List of STDs
With the growing incidence of sexually transmitted diseases (STDs) worldwide, most people have heard of at least some STDs. At the same time, however, most people have limited knowledge about what STDs actually are, how they are transmitted, how to detect or diagnose STDs, how to prevent STDs, and whether or not STDs can be treated or cured. Moreover, while some STDs are well known, there are many less commonly known STDs that are infecting individuals and possibly causing serious harm if left untreated.
It is important that all sexually active individuals be aware of the various STDs they need to be wary of, learn what steps they can take to avoid or prevent STDS, know how to recognize STD symptoms, and be careful to select a partner who is clean of infection.
Types of STDs
There are many types of sexually transmitted diseases, also known as venereal diseases or sexually transmitted infections (STIs). What most STDs have in common is that they are spread through contact with infected body fluids such as blood, vaginal fluids, or semen during oral, vaginal or anal sex. STDs can also be contracted from mucous membranes such as mouth sores or open cuts and wounds or from shared drug paraphernalia such as needles.
Although many STDS are asymptomatic (symptom free), they all have the potential to cause serious complications if left undiagnosed and untreated. While some types of STDs can be treated successfully with antibiotics, not all types of STDs can be cured, which means the infection can come back at a later time. Therefore, all individuals who are sexually active are urged to be tested for STDs on a regular basis and encouraged to make sure their partners do the same.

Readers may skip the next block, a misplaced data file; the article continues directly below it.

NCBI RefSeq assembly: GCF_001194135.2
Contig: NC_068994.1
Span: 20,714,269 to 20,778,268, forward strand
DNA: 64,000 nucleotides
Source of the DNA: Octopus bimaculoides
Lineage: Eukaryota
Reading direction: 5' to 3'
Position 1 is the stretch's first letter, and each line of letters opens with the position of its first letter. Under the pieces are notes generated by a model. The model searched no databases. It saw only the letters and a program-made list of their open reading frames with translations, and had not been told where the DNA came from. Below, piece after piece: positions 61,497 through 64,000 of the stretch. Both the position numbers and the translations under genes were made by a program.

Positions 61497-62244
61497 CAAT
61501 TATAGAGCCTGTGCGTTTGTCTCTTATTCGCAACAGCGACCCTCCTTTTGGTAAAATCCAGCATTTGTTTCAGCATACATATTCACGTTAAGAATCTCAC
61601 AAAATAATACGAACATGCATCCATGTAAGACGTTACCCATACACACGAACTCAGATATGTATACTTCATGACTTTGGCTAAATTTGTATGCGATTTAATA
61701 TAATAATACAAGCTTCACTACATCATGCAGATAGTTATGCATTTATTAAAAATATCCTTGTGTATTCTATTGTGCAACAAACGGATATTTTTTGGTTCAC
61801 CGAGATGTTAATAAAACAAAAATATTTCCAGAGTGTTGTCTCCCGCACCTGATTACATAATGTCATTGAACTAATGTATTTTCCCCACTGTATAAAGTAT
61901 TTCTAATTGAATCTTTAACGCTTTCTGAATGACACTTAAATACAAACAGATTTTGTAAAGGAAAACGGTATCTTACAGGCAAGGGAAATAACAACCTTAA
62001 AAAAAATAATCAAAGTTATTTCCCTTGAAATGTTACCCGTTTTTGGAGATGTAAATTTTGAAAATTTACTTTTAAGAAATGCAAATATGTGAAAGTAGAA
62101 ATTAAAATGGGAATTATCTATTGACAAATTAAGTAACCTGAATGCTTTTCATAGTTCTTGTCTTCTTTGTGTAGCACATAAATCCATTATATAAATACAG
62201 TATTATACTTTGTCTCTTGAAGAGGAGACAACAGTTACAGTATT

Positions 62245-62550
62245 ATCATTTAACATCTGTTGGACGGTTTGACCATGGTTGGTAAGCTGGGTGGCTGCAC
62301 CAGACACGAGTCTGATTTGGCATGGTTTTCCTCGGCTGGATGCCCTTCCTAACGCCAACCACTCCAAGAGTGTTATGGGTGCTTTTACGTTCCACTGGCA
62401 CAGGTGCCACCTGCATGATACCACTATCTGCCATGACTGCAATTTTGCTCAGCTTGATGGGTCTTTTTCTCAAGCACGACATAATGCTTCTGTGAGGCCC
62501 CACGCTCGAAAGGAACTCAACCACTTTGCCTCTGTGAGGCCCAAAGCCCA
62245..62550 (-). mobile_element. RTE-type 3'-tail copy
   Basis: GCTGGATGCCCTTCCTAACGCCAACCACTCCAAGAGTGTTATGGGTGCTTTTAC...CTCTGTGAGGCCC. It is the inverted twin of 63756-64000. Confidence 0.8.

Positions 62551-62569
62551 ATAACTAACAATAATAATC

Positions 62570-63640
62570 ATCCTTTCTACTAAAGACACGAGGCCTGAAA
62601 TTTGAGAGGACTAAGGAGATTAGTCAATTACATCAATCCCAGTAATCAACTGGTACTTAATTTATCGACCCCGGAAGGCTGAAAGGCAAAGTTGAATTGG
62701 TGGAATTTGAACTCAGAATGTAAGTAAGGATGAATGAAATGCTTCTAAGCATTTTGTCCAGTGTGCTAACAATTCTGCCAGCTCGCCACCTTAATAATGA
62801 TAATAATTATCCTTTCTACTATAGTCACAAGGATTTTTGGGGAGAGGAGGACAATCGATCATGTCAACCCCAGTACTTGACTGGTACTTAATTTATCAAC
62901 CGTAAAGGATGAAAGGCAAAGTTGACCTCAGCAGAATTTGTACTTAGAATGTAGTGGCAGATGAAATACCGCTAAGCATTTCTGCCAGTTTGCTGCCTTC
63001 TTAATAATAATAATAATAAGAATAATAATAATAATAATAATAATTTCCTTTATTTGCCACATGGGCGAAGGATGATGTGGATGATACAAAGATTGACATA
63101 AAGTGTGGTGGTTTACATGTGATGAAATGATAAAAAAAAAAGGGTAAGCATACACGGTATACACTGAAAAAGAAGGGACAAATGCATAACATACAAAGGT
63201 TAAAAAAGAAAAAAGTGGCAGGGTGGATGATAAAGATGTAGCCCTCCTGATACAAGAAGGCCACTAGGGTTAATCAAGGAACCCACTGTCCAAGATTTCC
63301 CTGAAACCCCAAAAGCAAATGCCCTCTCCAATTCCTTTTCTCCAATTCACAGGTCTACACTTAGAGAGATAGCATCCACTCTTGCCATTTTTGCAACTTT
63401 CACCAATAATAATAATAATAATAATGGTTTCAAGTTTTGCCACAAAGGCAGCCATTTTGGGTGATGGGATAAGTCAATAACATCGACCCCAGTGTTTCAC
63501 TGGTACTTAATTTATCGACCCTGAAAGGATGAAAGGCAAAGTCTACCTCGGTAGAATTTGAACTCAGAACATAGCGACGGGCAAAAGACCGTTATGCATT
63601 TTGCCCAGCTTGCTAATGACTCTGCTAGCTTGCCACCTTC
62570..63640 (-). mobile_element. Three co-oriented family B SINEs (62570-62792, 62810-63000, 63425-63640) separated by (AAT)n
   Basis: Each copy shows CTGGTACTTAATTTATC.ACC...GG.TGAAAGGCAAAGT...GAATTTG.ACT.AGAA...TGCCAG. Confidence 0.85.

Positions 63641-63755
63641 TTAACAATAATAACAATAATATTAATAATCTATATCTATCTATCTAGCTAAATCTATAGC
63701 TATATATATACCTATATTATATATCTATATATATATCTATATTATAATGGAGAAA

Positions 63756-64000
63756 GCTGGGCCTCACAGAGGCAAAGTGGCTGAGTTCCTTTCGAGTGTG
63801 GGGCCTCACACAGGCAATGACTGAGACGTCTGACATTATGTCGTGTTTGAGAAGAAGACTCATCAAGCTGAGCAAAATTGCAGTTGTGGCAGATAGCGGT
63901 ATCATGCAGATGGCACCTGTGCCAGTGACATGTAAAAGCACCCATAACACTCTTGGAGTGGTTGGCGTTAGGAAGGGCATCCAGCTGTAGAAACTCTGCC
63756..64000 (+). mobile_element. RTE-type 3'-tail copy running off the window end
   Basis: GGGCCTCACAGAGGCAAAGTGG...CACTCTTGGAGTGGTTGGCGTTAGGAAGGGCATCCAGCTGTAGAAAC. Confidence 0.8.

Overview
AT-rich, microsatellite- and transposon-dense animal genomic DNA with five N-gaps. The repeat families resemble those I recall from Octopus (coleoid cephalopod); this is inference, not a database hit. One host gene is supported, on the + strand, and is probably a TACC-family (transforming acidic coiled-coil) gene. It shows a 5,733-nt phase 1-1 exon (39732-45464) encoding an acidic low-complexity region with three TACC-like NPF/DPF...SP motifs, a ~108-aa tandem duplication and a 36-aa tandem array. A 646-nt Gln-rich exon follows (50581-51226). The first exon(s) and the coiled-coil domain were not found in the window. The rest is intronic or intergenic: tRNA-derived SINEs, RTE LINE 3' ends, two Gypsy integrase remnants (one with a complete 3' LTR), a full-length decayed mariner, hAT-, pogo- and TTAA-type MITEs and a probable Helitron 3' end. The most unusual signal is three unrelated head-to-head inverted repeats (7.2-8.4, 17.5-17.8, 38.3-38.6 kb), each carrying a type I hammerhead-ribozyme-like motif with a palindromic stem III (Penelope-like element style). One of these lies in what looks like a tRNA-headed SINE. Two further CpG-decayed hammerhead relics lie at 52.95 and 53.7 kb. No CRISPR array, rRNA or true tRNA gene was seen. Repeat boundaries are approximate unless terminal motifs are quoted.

List of STDs
STD prevention begins with awareness. The following is only a partial list of some well-known and some less commonly known STDs that couples should be aware of and become informed about:
Chlamydia, Gonorrhea, Herpes, Syphilis, HIV/AIDS (Acquired Immune Deficiency Syndrome), Human Papilloma Virus (HPV), Pubic Lice ("Crabs"), Genital Warts, Hepatitis B, Vaginitis, Scabies, Trichomoniasis, Granuloma Iguinale, Chancroid, Molluscum Contagiosum, Lymphogranuloma Venereum, Nongonococcal Urethritis.
To prevent STDs, the Centers for Disease Control and Prevention (CDC) and health practitioners advocate the use of condoms during all sexual activities and warn against unprotected penetration and the sharing of intravenous needles. Besides being routinely screened for STDs, men and women are advised to question any new or prospective sexual partners about their sexual history and disease status and be sure that they are tested regularly as well. Note that couples should be tested even if they have no apparent symptoms of infection, and the safest sex policy is to be involved in a long-term, mutually monogamous sexual relationship.